As the conflict in Ukraine begins to attract both volunteers and mercenaries to enlist on both sides, our Foreign Editor examines their motives, likely impact, and dangers they pose

It goes by the tradename ‘Silent Professionals.’ It was there on this website for defence and private security jobs that last week you would have found an advertisement inviting applications from candidates to become “extraction and protective agents.”

“Only highly experienced candidates who possess at least 5+ years of military experience in this region of Europe will be considered for this role,” the advertisement advised.

‘This region of Europe,’ to which the job description refers is of course Ukraine, where the Russian invasion has triggered activity by global private military contractors and mobilised an army of international volunteers to help battle Russian President Vladimir Putin’s forces.

‘Silent Professionals,’ is far from unique, being one of a plethora of websites and online platforms these past weeks springing into action or existence to facilitate the recruitment and mobilisation of international volunteers and mercenaries to operate in a military capacity in Ukraine.

With Ukrainian President Volodymyr Zelensky having publicly urged foreigners to “fight side-by-side with Ukrainians against the Russian war criminals” an “international legion” has been formed and foreign fighters have started trickling in to join forces with Ukrainians on the ground and those returning home to fight for their nation.

“This will be the key evidence of your support for our country,” insisted Zelensky, announcing the establishment of the international legion.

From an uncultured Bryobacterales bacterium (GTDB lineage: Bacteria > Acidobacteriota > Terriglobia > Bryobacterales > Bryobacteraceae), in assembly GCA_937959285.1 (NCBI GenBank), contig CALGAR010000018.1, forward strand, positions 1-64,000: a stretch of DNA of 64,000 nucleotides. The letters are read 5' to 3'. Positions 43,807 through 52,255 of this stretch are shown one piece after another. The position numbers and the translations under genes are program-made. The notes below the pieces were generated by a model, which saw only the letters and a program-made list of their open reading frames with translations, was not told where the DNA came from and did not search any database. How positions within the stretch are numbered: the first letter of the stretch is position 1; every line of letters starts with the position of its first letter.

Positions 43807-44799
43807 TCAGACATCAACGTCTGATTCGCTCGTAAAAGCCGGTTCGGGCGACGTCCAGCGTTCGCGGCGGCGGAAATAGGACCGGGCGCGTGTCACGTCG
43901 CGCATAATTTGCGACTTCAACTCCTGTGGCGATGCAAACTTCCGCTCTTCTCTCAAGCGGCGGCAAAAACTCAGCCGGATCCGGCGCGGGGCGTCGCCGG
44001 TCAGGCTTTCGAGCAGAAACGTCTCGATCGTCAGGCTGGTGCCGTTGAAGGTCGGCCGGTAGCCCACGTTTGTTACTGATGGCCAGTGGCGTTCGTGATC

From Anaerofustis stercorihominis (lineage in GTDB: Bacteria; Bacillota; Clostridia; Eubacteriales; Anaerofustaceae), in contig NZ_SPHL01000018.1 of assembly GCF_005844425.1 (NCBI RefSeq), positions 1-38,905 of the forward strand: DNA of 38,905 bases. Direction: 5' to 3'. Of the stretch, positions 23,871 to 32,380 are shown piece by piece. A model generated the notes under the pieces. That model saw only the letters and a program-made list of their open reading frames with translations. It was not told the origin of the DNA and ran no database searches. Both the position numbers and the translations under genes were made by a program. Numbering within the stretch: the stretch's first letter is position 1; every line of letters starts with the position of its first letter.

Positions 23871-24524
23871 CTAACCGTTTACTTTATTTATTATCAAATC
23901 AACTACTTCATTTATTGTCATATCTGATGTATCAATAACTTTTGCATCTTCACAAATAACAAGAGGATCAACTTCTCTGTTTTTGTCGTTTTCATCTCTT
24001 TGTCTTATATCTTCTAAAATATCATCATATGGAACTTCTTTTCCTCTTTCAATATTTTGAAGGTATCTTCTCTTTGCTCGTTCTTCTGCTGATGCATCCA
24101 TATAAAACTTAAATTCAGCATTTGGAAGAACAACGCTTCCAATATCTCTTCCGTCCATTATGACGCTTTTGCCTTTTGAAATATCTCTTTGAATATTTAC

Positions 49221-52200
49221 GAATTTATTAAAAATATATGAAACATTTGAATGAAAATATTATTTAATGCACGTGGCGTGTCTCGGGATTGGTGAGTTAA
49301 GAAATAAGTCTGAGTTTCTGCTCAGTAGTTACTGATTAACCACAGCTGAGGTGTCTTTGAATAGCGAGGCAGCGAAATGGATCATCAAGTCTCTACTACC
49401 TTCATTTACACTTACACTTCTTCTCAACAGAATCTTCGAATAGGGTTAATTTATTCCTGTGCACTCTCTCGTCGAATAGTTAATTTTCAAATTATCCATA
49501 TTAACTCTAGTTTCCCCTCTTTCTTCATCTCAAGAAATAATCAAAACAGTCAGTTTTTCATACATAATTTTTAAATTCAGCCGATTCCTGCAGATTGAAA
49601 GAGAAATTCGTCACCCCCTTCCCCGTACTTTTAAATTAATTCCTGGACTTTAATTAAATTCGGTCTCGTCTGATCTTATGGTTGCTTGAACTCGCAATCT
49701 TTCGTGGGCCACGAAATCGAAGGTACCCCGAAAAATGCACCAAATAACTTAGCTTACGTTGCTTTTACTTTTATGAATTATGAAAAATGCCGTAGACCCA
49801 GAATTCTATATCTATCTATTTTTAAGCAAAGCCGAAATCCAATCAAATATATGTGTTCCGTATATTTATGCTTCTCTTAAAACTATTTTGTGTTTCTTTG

Not to be outdone, President Putin has likewise called for foreign volunteers to join the Russian side in the fight against Ukrainian forces, adding a whole new and some say dangerous dimension to this war.

Ukraine’s international legion has already drawn comparisons of course with the international brigades of the Spanish Civil War, when left wing volunteers fought in mainly communist organised military units between 1936 and 1938 against the fascist forces of General Francisco Franco in support of Spain’s popular front government.

But there have more recent examples of foreign fighters deploying in wars around the world these past decades. Overseas volunteers have found their way to conflicts as far afield as Bosnia and Chechnya.

But by far the most recent mass wave involved jihadis that went to fight in Afghanistan, Iraq and above all Syria where between 2011 and 2016, the Islamic State group (IS) recruited nearly 40,000 people who travelled from more than 110 countries to join the war there.

The war in Ukraine though is undoubtedly a very different kind of conflict to that in Syria even if as BBC correspondent Quentin Somerville rightly observed, Moscow’s operations to date have come straight out of the “Russia attack playbook, perfected in Syria.”

For many making their way to join the ranks of Ukraine’s fighters there is no doubt in their own minds that what they are witnessing is a clear victim state and a villain state scenario.

To that extent their motives have parallels with those who enlisted in the international brigades in Spain in the 1930’s, who likewise moved by the suffering of the Spanish people, including the ‘blitkrieg’ style indiscriminate bombing of civilian targets, saw themselves as defending democracy against authoritarianism. For volunteers like them this is a matter of the Ukrainian nation state’s survival pure and simple.

This is especially true of Ukrainians themselves from the country’s diaspora, who by far make up the majority of those arriving at recruitment centres. It would not be the first time that Ukraine has relied on unconventional recruits to bolster its armed forces. Since 2014, when Russia annexed Crimea and backed pro-Moscow separatists in the Donbas region, non-government battalions of volunteers, and now the Territorial Defence have stepped up to defend Ukraine.

According to Ukraine’s defence minister, Oleksii Reznikov, more than 66,000 Ukrainians have already returned home from abroad to fight, the equivalent of 12 brigades.

But what of those foreign nationals who are making their way to Ukraine to join their ranks? Already set up is the Fightforua website that provides guidance for those who wish to enlist from all over the world.